The Disappearance of Emily H.

The Disappearance of Emily H.
Author(s)
Age Range
10+
Release Date
May 12, 2015
ISBN
9780385739436
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A girl is missing. Three girls are lying. One girl can get to the truth. Emily Huvar vanished without a trace. And the clues are right beneath Raine’s fingertips. Literally. Raine isn’t like other eighth graders. One touch of a glittering sparkle that only Raine can see, and she’s swept into a memory from the past. If she touches enough sparkles, she can piece together what happened to Emily. When Raine realizes that the cliquey group of girls making her life miserable know more than they’re letting on about Emily’s disappearance, she has to do something. She’ll use her supernatural gift for good . . . to fight evil. But is it too late to save Emily?

Editor review

1 review
Use your powers for good
(Updated: June 04, 2015)
Overall rating
 
4.0
Plot/Characters/Writing Style
 
4.0
Illustrations/Photos (if applicable)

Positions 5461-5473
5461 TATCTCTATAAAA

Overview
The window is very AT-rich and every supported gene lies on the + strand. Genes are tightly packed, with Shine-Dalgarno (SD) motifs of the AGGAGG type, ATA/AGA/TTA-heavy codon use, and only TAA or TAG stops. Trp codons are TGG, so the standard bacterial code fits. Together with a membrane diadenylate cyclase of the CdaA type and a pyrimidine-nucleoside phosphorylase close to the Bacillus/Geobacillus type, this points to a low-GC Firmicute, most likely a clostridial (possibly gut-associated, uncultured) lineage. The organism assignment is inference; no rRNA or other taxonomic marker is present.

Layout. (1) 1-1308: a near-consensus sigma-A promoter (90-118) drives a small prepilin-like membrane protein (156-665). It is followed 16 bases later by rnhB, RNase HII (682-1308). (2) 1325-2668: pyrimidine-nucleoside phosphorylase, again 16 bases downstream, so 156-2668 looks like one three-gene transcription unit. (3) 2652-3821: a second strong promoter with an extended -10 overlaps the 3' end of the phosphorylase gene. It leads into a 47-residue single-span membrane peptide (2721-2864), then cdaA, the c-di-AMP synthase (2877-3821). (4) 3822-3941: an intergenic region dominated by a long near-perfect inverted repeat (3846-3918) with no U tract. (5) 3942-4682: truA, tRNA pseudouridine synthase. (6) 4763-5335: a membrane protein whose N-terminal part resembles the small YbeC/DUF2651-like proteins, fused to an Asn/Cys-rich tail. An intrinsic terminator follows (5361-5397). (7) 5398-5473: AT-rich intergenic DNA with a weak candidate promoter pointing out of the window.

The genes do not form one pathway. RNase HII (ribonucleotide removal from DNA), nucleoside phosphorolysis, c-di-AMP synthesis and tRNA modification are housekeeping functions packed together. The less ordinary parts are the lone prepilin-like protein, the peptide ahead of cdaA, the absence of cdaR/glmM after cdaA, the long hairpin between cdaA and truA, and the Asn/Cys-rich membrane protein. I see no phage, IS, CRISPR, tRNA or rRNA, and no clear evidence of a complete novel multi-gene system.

N/A
Raine isn't happy that her mother has moved them again, escaping from another not-so-nice boyfriend and "starting over". It means a new school, and fitting in, which is especially hard for Raine, since she has the ability to pick up "sparkles" and be able to read a person's memory. On her first day in her new school, she meets Shirlee, who has never been to a public school, having been homeschooled by her conservative mother. They get along well, but both of them end up on the wrong side of the reigning mean girl, Jennifer. The worst news? Jennifer is on the cross country team, and Raine wants to run. The two make an uneasy peace, but Raine is upset to find out that the house that she and her mother are renting was the home of Emily Huvar, who went missing earlier in the year. Through her own observations, as well as from the memories from "sparkles" that she picks up, Raine figures out that Emily was on the receiving end of a lot of Jennifer's meanness. When Raine is close to figuring out what has happened to Emily, she is put into danger herself, and must rely on her wits to get her out of a bad situation.

I did not see the twist in this coming, which is always a welcome surprise. Along with murder mysteries (which, oddly, are not often written for middle grade readers!), my students ask for books where children are kidnapped, things like Duffy's Missing, Kehret's Abduction, and Robert's Hostage. This is a refreshing addition to that type of book, rather like Corrigan's Accomplice. The mean girls are realistically drawn, and Raine's difficulties with her own mother add an interesting perspective to the story. It doesn't hurt that cross country is involved, either!
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